Six months after NATO ended its air war against Yugoslavia, two of Washington’s new breed of hands-on policy analysts, Gary Dempsey and Aaron Lukas, flew to the Balkans to document the "unintended consequences" of NATO’s bombing campaign. Equipped with the latest in mini-digital camera technology, they traveled through the region, filming patrols in Kosovo cities where NATO troops are stationed, inspecting bombed-out industrial complexes in Serbia, and interviewing Macedonians, Romanians and Bulgarians who have suffered because of the war. Collateral Damage: The Balkans after NATO’s Air War is a record of their findings.
Gary Dempsey is a foreign policy analyst at the Cato Institute and is an expert on U.S. security issues, with an emphasis on the Balkans. His publications for the Cato Institute include "Washington’s Kosovo Policy: Consequences and Contradictions," October 1998, and "Rethinking the Dayton Agreement: Bosnia Three Years Later," December 1998. He has three times served as an international elections supervisor in Bosnia-Herzegovina for the Organization for Security and Cooperation in Europe and has traveled extensively throughout the former Yugoslavia, including Kosovo during the 1998 hostilities.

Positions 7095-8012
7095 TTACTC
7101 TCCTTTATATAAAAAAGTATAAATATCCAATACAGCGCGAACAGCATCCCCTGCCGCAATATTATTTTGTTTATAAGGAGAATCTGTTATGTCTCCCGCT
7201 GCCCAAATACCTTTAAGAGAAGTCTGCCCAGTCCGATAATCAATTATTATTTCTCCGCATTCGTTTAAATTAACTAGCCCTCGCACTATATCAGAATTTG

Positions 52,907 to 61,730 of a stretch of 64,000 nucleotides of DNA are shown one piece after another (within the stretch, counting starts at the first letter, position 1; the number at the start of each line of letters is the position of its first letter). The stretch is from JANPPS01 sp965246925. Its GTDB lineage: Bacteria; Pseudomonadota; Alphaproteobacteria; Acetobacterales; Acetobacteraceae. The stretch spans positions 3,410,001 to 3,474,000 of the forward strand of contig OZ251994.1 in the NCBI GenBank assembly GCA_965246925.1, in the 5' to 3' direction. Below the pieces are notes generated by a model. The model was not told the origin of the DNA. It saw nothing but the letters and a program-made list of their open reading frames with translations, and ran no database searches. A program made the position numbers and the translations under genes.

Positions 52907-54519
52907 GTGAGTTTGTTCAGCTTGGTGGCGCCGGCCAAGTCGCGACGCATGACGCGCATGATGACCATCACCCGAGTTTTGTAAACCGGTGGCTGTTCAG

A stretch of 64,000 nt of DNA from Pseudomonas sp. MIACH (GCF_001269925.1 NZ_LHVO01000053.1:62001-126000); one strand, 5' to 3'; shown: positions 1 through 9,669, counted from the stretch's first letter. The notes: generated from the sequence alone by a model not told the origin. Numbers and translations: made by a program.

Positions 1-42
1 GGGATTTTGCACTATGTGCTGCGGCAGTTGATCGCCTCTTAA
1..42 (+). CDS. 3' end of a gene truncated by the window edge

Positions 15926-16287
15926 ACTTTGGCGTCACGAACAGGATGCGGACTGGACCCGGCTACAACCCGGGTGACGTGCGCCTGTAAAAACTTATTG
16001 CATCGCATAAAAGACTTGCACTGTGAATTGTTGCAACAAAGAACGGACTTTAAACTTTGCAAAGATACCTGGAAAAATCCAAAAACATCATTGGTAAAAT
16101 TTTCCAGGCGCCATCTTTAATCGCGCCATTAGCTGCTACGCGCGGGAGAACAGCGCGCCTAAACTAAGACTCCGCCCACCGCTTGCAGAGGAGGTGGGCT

Aaron Lukas is an analyst with Cato’s Center for Trade Policy Studies. His research interests include trade sanctions, electronic commerce, and the WTO. His publications for the Cato Institute include "Tax Bytes: A Primer On the Taxation of Electronic Commerce," December 1999, and "Revisiting the Revisionists: The Rise and Fall of the Japanese Economic Model," July 1998. He has three times served as an international elections supervisor in Bosnia-Herzegovina for the Organization for Security and Cooperation in Europe and has traveled extensively throughout the former Yugoslavia.
Jul 13, 2009, 14:42:25
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